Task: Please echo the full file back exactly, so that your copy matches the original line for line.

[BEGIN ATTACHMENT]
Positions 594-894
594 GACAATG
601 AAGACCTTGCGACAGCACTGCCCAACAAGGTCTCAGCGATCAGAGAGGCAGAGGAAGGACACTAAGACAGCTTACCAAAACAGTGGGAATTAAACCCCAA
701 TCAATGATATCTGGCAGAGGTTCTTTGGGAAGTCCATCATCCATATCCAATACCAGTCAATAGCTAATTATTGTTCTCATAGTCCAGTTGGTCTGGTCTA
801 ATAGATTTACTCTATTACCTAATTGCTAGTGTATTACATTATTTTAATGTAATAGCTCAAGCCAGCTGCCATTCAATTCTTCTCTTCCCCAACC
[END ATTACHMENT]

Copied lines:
Positions 594-894
594 GACAATG
601 AAGACCTTGCGACAGCACTGCCCAACAAGGTCTCAGCGATCAGAGAGGCAGAGGAAGGACACTAAGACAGCTTACCAAAACAGTGGGAATTAAACCCCAA
701 TCAATGATATCTGGCAGAGGTTCTTTGGGAAGTCCATCATCCATATCCAATACCAGTCAATAGCTAATTATTGTTCTCATAGTCCAGTTGGTCTGGTCTA
801 ATAGATTTACTCTATTACCTAATTGCTAGTGTATTACATTATTTTAATGTAATAGCTCAAGCCAGCTGCCATTCAATTCTTCTCTTCCCCAACC